But tax increases are necessary, some say, to stave off educational decline. The truth is more complicated. No correlation exists between higher education spending and educational outcomes. Lack of funding is not the problem. Misplaced control is the problem. Pennsylvania’s educational system will improve when parents, not government officials, are in control of education.
The editorial continues:
Of the many disappointments of this budget, the greatest is its failure to address the state's structural deficit, the stark difference between the state's spending and receipts. This deepening hole, expected to approach $2 billion next year, is sapping the state's ability to function.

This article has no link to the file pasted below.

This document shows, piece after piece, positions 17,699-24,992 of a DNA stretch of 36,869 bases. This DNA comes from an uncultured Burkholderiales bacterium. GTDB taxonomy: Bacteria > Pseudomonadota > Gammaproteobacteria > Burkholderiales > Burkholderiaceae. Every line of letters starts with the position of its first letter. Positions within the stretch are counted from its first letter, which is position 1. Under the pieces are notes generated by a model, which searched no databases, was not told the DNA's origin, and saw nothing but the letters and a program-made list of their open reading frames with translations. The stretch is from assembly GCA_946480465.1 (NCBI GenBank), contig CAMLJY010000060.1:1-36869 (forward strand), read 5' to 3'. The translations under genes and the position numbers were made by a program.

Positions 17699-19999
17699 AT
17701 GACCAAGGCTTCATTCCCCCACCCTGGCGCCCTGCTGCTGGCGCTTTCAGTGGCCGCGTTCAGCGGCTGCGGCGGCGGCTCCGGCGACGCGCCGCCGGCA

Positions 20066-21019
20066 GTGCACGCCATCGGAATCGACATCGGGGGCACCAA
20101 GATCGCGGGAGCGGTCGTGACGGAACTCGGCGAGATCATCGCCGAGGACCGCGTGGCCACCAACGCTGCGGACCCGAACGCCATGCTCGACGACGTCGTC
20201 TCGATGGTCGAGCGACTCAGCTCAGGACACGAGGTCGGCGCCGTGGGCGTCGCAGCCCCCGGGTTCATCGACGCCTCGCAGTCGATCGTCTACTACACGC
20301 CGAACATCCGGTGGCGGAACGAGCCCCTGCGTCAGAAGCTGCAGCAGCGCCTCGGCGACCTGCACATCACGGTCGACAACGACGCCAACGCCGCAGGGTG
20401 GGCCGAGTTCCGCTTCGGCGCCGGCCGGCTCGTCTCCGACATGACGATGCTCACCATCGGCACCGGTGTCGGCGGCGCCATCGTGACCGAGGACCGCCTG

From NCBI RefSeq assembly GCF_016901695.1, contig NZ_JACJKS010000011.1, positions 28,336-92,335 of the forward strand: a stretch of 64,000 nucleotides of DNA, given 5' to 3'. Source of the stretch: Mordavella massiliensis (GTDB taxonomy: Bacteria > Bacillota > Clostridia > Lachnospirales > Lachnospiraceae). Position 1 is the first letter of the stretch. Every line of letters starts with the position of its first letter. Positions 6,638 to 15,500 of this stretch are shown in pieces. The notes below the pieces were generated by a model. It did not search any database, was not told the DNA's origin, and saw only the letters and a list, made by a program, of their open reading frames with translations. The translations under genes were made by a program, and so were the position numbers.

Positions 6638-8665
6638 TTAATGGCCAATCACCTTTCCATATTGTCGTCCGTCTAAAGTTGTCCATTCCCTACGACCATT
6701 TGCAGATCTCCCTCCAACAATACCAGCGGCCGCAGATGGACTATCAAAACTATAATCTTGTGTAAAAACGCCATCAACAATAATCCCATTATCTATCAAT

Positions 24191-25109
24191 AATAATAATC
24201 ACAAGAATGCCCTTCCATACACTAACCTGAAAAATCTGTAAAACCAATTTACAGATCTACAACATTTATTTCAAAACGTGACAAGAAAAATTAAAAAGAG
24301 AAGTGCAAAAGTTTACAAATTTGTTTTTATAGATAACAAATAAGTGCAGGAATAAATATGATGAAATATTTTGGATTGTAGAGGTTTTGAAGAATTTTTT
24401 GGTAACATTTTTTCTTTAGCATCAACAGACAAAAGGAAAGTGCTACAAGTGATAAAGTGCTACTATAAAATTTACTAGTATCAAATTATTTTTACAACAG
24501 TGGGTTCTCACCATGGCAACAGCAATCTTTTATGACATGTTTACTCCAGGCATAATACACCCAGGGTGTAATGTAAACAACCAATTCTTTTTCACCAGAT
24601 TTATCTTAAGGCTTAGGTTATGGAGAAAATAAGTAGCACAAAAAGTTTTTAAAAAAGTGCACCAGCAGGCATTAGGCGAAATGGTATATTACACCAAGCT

Leaving aside the hyperbolic ending, the board’s preferred plan does not eliminate the deficit despite including a $2.3 billion tax increase over two years. Furthermore, if the state is facing a deficit, adding billions in new spending makes little sense. Why add new bills if the state cannot pay its old ones?
In keeping with its partisan tone, the board writes,
That seems to be of no concern to the legislature's least reasonable Republicans, who can return to a never-ending campaign trail to gleefully proclaim that this budget raises no taxes. But the problem is that it does raise taxes. Local property taxes throughout the state are bound to rise because the state is failing to properly fund schools, leaving districts to make up the difference.
Leading readers to believe lawmakers have no alternatives to tax hikes is disingenous. Reforms like voter referendums, school choice, and mandate relief can ensure education funding, which is at record levels, is spent more efficiently.